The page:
Secondly, the I.R.S. has already attempted in the past (and thus far has failed because of the tremendous outcry against their ruling) to insist that the absence of blacks in a school is per se proof of discrimination. The I.R.S. tried to insist that each school must have an active recruitment policy to bring blacks into their school-or they were discriminatory and would be denied tax exemption. This effort will likely now be renewed. It could conceivably be extended to include a demand for active recruitment of homosexuals or atheists for teachers as proof of non-discriminating positions. 

Thirdly, what is true for schools and their tax-exempt status, can as easily be applied to churches. Those that deny women officebearers, those that condemn and discipline homosexuals, those that do not have sufficient blacks—would be judged discriminating and not eligible for tax-exemption.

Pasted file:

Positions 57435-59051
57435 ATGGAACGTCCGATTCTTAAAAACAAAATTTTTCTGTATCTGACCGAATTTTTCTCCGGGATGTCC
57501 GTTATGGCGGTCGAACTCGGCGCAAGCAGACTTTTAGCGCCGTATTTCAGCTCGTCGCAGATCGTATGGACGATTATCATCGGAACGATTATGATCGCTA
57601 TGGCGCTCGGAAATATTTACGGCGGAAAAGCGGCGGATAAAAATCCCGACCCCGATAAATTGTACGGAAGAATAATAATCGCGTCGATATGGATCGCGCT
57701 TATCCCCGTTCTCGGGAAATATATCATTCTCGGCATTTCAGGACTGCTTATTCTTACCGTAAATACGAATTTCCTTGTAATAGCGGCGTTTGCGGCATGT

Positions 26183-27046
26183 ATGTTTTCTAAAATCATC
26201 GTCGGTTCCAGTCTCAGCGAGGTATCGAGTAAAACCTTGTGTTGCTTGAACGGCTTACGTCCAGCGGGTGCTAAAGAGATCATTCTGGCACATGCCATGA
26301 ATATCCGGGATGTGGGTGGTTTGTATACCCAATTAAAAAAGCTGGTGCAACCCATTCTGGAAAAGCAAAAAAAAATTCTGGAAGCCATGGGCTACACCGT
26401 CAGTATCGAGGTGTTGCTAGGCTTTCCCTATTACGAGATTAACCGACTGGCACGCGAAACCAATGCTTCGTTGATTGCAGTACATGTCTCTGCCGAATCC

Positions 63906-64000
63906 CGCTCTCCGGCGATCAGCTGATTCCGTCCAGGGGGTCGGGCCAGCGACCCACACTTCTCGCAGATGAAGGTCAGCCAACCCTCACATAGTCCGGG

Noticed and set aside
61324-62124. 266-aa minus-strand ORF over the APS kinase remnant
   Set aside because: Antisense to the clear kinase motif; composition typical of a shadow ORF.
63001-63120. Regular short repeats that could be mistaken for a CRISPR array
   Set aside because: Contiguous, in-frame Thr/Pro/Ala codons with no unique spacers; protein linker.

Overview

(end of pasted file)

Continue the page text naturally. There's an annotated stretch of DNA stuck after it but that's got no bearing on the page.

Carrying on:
Finally, there is but one short step between denial of tax-exemption because of “discrimination,” and denial of right-of-existence. The Supreme Court could well state in the future (as it did in the present instance), “The governmental interest at stake here is compelling. . . . The Government has a fundamental, overriding interest in eradicating racial (and sexual?) discrimination. . . .” The Court then could well conclude that any organization which is not in harmony with this “governmental interest,” may not continue to exist. Indeed, a tremendous blow was struck against “religious freedom.”

God our Father (?)

The “in” thing today seems to be the attempt to remove any “sexist” language from Scripture. One expects this from the wild-eyed liberal. For example, the National Council of Churches is considering the following revision of John 3:16, “God loved the world, loved it so much that the beloved Child of God was given to the world, and all who trust in this unique being will never perish but have eternal life.”